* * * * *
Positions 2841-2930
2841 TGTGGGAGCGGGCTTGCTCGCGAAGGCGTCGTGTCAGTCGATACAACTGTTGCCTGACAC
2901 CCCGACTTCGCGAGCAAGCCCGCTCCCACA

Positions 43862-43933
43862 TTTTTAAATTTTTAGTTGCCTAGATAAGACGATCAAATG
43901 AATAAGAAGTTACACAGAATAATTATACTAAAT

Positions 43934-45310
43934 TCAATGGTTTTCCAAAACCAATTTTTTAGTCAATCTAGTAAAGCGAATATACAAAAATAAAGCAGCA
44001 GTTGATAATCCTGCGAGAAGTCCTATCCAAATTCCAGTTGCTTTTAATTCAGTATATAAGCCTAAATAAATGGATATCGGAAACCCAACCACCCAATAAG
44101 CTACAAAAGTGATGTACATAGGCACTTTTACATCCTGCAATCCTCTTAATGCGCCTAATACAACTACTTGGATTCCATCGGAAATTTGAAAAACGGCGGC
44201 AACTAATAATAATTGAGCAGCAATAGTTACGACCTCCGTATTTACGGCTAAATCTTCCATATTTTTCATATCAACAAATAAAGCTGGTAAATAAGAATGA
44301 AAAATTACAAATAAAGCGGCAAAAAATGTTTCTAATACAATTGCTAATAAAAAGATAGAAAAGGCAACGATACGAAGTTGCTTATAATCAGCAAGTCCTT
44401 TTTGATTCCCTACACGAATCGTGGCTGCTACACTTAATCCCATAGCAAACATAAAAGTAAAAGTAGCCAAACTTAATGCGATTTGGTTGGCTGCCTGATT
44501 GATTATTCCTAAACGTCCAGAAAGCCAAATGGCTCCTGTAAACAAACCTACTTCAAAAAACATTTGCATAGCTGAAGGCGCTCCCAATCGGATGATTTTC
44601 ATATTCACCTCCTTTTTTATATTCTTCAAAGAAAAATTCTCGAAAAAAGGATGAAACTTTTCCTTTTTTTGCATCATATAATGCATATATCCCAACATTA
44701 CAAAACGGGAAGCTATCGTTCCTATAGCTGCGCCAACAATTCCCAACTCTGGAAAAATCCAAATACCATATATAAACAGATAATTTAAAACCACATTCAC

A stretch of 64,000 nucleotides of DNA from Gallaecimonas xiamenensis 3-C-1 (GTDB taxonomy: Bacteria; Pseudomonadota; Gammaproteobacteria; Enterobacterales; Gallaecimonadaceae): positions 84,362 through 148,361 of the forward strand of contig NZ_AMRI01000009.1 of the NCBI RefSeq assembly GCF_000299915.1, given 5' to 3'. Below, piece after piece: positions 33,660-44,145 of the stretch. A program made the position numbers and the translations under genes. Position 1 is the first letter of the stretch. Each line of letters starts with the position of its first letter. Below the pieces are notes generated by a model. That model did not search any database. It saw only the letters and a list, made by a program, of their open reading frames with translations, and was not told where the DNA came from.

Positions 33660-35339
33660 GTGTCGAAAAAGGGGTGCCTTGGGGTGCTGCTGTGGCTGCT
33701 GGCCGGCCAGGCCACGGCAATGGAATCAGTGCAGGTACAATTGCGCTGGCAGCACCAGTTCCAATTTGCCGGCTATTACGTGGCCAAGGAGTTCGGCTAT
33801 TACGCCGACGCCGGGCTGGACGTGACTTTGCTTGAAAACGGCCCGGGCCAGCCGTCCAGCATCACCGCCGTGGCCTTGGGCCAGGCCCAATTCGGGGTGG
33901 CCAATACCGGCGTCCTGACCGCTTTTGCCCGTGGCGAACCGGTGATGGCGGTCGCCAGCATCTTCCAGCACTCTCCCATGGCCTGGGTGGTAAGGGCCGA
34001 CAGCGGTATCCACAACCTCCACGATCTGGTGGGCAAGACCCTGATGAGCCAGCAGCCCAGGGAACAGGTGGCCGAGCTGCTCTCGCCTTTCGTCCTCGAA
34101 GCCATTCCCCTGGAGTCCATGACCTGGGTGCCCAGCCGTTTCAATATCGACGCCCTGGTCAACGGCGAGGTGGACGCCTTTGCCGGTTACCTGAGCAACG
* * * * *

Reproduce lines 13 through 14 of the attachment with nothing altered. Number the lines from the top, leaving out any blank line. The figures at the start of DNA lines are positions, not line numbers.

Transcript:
44401 TTTGATTCCCTACACGAATCGTGGCTGCTACACTTAATCCCATAGCAAACATAAAAGTAAAAGTAGCCAAACTTAATGCGATTTGGTTGGCTGCCTGATT
44501 GATTATTCCTAAACGTCCAGAAAGCCAAATGGCTCCTGTAAACAAACCTACTTCAAAAAACATTTGCATAGCTGAAGGCGCTCCCAATCGGATGATTTTC